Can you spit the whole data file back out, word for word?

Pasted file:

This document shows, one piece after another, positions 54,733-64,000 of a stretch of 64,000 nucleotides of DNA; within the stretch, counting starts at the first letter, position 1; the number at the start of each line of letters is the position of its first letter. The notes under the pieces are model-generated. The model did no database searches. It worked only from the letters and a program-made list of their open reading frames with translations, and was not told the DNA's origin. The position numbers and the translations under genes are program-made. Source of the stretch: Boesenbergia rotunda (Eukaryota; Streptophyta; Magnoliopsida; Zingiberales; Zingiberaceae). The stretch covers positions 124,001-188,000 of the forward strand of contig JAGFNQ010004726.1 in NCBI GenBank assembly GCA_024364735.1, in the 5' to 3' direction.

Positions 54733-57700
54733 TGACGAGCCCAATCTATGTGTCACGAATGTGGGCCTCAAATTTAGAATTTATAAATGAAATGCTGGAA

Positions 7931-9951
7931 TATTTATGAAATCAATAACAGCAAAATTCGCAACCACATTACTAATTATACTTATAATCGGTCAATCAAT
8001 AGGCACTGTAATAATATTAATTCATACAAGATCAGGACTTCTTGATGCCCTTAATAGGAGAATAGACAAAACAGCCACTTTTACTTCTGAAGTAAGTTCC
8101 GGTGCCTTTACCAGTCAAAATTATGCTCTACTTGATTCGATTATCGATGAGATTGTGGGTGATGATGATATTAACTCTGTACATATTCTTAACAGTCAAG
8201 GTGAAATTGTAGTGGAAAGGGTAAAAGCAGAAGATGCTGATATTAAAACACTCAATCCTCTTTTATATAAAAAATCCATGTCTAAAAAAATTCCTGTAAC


This document shows, one piece after another, positions 54,733-64,000 of a stretch of 64,000 nucleotides of DNA; within the stretch, counting starts at the first letter, position 1; the number at the start of each line of letters is the position of its first letter. The notes under the pieces are model-generated. The model did no database searches. It worked only from the letters and a program-made list of their open reading frames with translations, and was not told the DNA's origin. The position numbers and the translations under genes are program-made. Source of the stretch: Boesenbergia rotunda (Eukaryota; Streptophyta; Magnoliopsida; Zingiberales; Zingiberaceae). The stretch covers positions 124,001-188,000 of the forward strand of contig JAGFNQ010004726.1 in NCBI GenBank assembly GCA_024364735.1, in the 5' to 3' direction.

Positions 54733-57700
54733 TGACGAGCCCAATCTATGTGTCACGAATGTGGGCCTCAAATTTAGAATTTATAAATGAAATGCTGGAA

Positions 7931-9951
7931 TATTTATGAAATCAATAACAGCAAAATTCGCAACCACATTACTAATTATACTTATAATCGGTCAATCAAT
8001 AGGCACTGTAATAATATTAATTCATACAAGATCAGGACTTCTTGATGCCCTTAATAGGAGAATAGACAAAACAGCCACTTTTACTTCTGAAGTAAGTTCC
8101 GGTGCCTTTACCAGTCAAAATTATGCTCTACTTGATTCGATTATCGATGAGATTGTGGGTGATGATGATATTAACTCTGTACATATTCTTAACAGTCAAG
8201 GTGAAATTGTAGTGGAAAGGGTAAAAGCAGAAGATGCTGATATTAAAACACTCAATCCTCTTTTATATAAAAAATCCATGTCTAAAAAAATTCCTGTAAC